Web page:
Motivation: 4 myths that you shouldn’t buy into

Once upon a time it was unheard of; motivation wasn’t really talked about by business leaders. Now, it’s one of the first words off the tip of their tongue and for a business to be successful in the modern-day world, they generally need to have a team whose motivation levels are up there with the best.

It is one of the reasons why online MBA degree programs have evolved and changed so much in content over the years. Previously, they may have focused on so-called “traditional” elements of leadership, with autocratic business styles historically preferred. Now, we have almost changed to an employee-first situation, where the views and opinions of workers are held in very high regard.

However, while there has been a change in culture when it comes to motivation in a lot of industries, there are still a lot of inaccuracies that are published about it. Through today’s post, we will hone in on some of these myths and tackle them for good.

“All employees are motivated primarily by money”

For a long time, this was the opinion held by a lot of business leaders. It was felt that the only way to motivate workers was to increase their salary.

However, over time, it was found that this only had short-term effects. Employees would be given a pay rise and might be motivated for a short period of time following this. As time progressed, these motivation levels relapsed, and they were back to square one. It might be regarded as an easy win for management, but it is not going to yield long-term results.

“All employees are motivated in the same way”

Hopefully, you already know that this is completely untrue. What works for one employee certainly isn’t guaranteed to do the same for another, and this is why a degree of personalization is required when dealing with your workers. One person might place a lot of emphasis on flexible working, while another might want a clear path to career riches. Finding out what makes your employees tick is crucial to your business.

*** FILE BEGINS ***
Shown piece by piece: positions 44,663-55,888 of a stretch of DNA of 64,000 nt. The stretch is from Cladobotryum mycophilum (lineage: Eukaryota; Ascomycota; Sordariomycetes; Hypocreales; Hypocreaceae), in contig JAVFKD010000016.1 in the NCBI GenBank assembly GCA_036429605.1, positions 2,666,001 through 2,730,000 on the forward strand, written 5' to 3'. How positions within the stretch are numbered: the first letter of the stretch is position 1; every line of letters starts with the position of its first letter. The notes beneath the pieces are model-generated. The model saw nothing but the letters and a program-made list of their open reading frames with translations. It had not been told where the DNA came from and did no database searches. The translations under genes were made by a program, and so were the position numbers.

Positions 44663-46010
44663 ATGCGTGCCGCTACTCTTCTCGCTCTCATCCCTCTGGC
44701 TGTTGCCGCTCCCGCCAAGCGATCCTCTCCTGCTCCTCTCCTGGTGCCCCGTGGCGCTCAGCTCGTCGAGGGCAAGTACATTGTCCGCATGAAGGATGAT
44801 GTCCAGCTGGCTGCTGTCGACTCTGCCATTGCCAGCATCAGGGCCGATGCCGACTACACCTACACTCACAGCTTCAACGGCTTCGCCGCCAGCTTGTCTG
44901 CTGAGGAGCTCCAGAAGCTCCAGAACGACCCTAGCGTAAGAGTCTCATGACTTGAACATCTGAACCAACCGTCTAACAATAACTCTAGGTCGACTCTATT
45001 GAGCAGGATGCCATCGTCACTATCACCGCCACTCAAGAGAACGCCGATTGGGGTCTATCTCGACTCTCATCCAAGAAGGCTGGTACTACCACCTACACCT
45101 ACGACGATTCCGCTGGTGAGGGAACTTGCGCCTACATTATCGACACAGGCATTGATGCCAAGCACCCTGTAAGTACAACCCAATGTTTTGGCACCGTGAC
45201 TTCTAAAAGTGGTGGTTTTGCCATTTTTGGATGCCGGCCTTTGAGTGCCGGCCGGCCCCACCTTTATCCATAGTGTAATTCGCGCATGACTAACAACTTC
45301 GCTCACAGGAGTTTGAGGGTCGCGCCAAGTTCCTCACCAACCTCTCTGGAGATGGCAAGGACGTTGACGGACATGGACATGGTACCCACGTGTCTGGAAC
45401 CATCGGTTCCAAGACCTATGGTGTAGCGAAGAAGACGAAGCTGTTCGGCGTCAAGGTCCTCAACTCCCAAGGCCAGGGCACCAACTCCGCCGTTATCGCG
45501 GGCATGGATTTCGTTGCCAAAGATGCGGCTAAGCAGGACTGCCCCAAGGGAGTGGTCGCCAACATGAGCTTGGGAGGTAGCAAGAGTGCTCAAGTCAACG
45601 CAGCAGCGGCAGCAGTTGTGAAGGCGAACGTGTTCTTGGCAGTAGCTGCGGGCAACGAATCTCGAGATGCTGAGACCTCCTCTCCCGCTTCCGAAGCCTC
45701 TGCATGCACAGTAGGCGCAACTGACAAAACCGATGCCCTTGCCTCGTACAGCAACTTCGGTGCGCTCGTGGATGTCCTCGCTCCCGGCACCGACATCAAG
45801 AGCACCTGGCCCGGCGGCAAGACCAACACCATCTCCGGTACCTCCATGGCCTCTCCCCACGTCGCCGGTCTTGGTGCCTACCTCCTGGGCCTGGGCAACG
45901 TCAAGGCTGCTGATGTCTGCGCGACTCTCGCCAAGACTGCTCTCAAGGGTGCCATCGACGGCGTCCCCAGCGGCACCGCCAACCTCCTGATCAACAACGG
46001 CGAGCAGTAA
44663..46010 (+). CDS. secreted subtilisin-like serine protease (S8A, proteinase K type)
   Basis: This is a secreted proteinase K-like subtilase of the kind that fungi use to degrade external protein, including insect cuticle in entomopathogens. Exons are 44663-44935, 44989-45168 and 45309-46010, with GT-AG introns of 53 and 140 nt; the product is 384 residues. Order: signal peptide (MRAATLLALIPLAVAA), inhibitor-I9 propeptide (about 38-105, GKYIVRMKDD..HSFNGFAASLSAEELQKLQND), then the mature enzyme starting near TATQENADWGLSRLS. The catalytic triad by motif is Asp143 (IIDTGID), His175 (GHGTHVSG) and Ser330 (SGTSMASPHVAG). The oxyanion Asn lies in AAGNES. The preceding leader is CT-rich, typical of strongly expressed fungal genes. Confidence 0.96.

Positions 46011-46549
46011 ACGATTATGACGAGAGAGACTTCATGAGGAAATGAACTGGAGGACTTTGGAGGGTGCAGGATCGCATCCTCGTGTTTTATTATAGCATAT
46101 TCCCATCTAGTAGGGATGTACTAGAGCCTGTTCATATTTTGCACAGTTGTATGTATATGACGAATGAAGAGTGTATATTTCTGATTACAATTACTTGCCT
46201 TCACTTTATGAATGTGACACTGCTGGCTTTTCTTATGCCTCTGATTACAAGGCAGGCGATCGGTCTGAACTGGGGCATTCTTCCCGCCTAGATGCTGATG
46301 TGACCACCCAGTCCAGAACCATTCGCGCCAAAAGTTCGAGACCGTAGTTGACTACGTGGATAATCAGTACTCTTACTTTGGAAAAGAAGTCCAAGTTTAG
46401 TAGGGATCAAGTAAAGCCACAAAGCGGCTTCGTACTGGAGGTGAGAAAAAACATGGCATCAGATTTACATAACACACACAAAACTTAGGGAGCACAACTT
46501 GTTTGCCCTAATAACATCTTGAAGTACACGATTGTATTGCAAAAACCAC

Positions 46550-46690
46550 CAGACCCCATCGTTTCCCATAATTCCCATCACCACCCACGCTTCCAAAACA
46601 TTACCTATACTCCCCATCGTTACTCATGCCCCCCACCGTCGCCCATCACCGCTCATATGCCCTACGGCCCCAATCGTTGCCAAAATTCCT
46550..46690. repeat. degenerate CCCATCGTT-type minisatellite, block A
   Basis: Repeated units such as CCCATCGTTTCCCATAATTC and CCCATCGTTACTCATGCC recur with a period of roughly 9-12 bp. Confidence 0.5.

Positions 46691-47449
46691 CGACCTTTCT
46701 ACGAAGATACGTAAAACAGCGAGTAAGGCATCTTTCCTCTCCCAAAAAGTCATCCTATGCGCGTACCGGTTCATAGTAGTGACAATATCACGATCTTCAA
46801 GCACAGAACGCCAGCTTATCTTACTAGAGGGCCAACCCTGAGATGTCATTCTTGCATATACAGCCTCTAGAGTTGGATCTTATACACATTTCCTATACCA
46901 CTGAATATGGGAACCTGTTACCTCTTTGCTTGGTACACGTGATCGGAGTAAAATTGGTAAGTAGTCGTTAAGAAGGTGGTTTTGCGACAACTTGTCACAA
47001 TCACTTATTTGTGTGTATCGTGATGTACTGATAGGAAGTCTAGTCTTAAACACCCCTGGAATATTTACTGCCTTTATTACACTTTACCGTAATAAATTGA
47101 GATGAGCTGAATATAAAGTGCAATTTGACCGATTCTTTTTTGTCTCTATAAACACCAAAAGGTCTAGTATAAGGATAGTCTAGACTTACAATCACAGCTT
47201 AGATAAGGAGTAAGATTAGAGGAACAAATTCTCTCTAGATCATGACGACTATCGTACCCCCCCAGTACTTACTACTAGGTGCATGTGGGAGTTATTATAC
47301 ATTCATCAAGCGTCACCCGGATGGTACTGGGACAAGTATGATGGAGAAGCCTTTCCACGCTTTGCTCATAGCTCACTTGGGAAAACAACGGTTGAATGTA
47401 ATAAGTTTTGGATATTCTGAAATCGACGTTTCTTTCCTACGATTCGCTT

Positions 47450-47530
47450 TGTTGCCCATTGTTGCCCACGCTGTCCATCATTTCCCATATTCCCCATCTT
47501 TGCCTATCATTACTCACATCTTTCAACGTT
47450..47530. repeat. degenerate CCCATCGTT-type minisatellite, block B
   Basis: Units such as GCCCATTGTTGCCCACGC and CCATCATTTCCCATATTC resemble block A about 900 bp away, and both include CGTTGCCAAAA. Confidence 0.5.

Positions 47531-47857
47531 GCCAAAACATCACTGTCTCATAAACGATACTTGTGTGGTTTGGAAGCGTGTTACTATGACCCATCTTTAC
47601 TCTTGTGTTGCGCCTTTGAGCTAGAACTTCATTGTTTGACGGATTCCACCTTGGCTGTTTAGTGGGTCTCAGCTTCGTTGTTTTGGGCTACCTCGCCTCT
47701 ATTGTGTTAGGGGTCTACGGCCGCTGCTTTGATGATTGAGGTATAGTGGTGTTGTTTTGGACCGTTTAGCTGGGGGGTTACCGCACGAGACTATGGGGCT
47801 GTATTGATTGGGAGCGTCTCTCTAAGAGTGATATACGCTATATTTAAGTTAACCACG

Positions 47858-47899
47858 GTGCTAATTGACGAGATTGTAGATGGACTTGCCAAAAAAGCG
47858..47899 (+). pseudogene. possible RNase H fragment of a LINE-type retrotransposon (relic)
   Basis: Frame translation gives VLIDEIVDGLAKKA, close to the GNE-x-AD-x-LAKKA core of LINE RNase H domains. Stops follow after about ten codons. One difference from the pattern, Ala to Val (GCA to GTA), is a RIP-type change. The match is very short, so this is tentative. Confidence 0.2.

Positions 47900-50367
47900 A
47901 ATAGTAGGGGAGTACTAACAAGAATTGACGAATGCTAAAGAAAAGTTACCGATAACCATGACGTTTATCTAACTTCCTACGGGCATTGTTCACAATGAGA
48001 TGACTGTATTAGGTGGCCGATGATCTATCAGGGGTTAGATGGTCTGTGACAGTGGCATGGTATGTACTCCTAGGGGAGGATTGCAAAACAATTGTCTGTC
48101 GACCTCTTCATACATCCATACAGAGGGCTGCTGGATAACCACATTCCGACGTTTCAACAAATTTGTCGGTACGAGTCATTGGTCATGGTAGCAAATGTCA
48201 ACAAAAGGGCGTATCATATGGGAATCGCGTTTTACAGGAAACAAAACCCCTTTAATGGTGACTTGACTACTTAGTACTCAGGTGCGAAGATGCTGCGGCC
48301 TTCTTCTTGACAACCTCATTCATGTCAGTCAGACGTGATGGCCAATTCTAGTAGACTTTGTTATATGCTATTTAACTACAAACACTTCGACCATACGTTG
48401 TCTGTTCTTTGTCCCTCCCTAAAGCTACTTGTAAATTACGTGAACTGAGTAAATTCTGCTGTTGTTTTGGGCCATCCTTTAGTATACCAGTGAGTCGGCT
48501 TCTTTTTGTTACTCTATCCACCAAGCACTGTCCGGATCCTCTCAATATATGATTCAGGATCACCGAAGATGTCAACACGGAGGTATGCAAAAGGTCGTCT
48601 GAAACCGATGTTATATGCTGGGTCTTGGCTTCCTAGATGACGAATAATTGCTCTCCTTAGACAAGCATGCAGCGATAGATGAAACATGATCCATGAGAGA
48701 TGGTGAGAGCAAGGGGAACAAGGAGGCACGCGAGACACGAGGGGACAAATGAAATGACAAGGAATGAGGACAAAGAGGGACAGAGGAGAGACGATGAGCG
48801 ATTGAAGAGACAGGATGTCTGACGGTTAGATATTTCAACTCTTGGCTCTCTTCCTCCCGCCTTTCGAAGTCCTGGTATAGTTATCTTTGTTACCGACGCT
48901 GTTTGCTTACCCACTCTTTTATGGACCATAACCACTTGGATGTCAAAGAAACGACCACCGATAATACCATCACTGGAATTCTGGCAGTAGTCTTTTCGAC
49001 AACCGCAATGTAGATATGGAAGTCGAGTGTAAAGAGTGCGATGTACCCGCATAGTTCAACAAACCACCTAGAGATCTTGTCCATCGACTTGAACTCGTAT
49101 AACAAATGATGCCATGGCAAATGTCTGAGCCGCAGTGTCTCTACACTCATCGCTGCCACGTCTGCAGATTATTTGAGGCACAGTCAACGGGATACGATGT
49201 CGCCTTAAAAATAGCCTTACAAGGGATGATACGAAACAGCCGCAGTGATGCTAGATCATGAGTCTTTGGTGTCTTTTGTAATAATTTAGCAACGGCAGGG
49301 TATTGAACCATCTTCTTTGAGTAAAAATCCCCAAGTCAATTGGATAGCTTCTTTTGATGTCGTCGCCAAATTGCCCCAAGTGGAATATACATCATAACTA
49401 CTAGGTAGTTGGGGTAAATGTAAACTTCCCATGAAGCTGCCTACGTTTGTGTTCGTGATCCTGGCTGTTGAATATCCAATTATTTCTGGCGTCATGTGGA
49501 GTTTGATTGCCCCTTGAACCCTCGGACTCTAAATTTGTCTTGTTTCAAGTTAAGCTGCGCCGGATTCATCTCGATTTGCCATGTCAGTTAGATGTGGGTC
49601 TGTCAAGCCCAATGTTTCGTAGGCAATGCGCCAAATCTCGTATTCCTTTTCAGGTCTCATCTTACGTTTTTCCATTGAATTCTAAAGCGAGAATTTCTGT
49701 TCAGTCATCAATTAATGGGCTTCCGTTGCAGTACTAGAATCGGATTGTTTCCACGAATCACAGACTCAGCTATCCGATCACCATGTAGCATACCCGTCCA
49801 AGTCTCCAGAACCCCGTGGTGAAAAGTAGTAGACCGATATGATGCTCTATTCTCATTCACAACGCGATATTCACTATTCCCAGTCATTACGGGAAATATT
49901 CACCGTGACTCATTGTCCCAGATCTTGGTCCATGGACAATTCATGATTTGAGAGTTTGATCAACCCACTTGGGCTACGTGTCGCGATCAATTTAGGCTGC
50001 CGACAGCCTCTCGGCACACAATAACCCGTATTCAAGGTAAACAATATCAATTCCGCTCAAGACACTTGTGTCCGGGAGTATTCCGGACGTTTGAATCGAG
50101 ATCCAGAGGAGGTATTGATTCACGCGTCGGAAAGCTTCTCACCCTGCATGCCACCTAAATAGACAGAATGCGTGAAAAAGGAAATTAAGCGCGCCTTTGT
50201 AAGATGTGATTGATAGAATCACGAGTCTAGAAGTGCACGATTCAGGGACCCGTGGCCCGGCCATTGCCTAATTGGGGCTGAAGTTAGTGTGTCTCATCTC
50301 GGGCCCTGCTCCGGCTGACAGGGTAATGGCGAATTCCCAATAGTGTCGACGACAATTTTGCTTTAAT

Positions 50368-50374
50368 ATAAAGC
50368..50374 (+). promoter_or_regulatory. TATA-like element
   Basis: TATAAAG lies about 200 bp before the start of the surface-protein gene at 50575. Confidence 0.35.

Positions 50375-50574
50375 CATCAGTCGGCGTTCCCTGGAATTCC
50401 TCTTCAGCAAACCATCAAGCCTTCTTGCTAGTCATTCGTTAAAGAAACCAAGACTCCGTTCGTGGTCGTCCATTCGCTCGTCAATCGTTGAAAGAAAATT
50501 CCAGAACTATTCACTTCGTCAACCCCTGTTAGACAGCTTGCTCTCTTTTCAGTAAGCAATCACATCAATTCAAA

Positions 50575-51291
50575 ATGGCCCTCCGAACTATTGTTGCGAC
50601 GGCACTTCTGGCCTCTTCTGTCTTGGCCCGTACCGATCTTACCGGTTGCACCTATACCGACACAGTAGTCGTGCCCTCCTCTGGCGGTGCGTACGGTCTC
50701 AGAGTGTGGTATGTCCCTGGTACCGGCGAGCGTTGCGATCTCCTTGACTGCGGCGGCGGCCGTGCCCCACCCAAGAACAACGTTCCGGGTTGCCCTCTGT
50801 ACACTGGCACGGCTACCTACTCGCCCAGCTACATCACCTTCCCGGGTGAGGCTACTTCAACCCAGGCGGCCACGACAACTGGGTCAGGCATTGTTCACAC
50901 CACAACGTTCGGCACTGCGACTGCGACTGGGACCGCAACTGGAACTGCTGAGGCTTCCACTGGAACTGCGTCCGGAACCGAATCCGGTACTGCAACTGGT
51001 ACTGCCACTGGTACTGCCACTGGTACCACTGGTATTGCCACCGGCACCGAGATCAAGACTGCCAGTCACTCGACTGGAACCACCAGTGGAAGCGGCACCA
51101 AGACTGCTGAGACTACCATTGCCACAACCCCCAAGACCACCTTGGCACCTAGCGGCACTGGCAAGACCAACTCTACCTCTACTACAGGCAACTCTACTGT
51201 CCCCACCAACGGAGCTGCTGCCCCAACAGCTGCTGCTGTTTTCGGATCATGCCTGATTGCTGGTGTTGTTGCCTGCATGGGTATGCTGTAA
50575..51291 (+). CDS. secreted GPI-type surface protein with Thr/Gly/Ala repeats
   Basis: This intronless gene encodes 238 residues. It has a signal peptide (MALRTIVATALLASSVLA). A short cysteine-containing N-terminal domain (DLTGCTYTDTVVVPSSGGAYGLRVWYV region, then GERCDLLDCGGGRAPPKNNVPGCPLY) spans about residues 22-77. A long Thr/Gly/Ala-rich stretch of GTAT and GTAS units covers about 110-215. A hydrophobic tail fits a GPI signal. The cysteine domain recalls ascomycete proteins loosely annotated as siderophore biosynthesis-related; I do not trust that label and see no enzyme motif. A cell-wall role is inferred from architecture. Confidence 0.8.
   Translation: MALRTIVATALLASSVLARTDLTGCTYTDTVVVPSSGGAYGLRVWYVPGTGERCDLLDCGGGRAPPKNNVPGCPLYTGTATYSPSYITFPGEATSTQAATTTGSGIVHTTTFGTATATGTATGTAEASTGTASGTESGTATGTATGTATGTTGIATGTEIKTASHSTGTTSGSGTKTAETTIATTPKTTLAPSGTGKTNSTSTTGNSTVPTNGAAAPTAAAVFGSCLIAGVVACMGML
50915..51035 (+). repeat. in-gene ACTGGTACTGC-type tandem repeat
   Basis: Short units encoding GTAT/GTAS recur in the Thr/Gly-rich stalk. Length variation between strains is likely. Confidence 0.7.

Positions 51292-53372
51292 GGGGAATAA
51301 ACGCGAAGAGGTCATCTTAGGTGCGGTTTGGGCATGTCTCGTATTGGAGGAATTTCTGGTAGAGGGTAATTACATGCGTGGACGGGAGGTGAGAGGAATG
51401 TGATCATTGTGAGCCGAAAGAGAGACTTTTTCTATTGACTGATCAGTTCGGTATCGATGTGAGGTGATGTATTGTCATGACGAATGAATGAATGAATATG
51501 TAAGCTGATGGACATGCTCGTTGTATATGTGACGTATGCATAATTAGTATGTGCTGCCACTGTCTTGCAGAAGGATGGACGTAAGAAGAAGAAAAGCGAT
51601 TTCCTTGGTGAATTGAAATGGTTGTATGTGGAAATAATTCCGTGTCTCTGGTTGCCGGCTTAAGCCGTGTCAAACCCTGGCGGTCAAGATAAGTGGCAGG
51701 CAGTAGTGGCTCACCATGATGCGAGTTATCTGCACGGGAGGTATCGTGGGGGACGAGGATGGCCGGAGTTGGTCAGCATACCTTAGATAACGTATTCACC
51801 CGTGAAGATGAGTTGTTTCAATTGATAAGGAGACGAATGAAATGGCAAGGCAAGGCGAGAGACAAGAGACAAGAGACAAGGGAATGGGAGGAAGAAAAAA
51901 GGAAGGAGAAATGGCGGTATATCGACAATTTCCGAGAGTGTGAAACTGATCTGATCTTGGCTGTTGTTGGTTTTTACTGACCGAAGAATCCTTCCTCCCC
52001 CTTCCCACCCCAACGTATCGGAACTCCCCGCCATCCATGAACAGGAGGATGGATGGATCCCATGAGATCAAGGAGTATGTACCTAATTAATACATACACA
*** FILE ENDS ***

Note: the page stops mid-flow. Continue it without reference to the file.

“Employees aren’t bothered about recognition”

Next on the list is the recognition-factor. For a long time, it was speculated that employees didn’t really consider this a motivational factor. After all, they were enlisted to do a job, and that was the end of the matter.

However, various studies have concluded that being recognized by your employer is significant for a lot of workers. Whether this is simply verbally, or by a tangible reward, it can go a long way in making employees feel valued.

“Time wasting activities should be stamped out”

This final myth is still apparent in a lot of workplaces, with many businesses having a strict policy in relation to so-called timewasting activities such as surfing the internet during working hours.

From a motivational standpoint, it can work wonders though. It was found through studies at some high-profile institutes, including the University of Melbourne, that these sort of activities improve your workers’ concentration levels (and thus motivation).

Should it take up half of their day? Of course not. However, for say 20% of their working day, it can actually help out significantly.

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